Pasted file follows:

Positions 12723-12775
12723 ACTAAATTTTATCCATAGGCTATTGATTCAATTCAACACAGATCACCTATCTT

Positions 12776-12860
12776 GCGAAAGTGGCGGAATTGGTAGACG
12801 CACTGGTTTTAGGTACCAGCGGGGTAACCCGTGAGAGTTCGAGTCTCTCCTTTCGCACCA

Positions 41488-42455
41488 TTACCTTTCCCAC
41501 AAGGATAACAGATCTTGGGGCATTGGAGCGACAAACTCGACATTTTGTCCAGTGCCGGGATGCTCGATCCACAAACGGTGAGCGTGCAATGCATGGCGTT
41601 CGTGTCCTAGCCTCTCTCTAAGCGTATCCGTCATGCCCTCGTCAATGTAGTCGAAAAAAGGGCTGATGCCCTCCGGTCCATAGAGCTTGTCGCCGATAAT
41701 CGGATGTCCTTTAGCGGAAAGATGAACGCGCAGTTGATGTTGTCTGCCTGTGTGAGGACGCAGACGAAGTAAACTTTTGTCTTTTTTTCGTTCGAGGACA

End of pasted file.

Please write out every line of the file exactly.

Positions 12723-12775
12723 ACTAAATTTTATCCATAGGCTATTGATTCAATTCAACACAGATCACCTATCTT

Positions 12776-12860
12776 GCGAAAGTGGCGGAATTGGTAGACG
12801 CACTGGTTTTAGGTACCAGCGGGGTAACCCGTGAGAGTTCGAGTCTCTCCTTTCGCACCA

Positions 41488-42455
41488 TTACCTTTCCCAC
41501 AAGGATAACAGATCTTGGGGCATTGGAGCGACAAACTCGACATTTTGTCCAGTGCCGGGATGCTCGATCCACAAACGGTGAGCGTGCAATGCATGGCGTT
41601 CGTGTCCTAGCCTCTCTCTAAGCGTATCCGTCATGCCCTCGTCAATGTAGTCGAAAAAAGGGCTGATGCCCTCCGGTCCATAGAGCTTGTCGCCGATAAT
41701 CGGATGTCCTTTAGCGGAAAGATGAACGCGCAGTTGATGTTGTCTGCCTGTGTGAGGACGCAGACGAAGTAAACTTTTGTCTTTTTTTCGTTCGAGGACA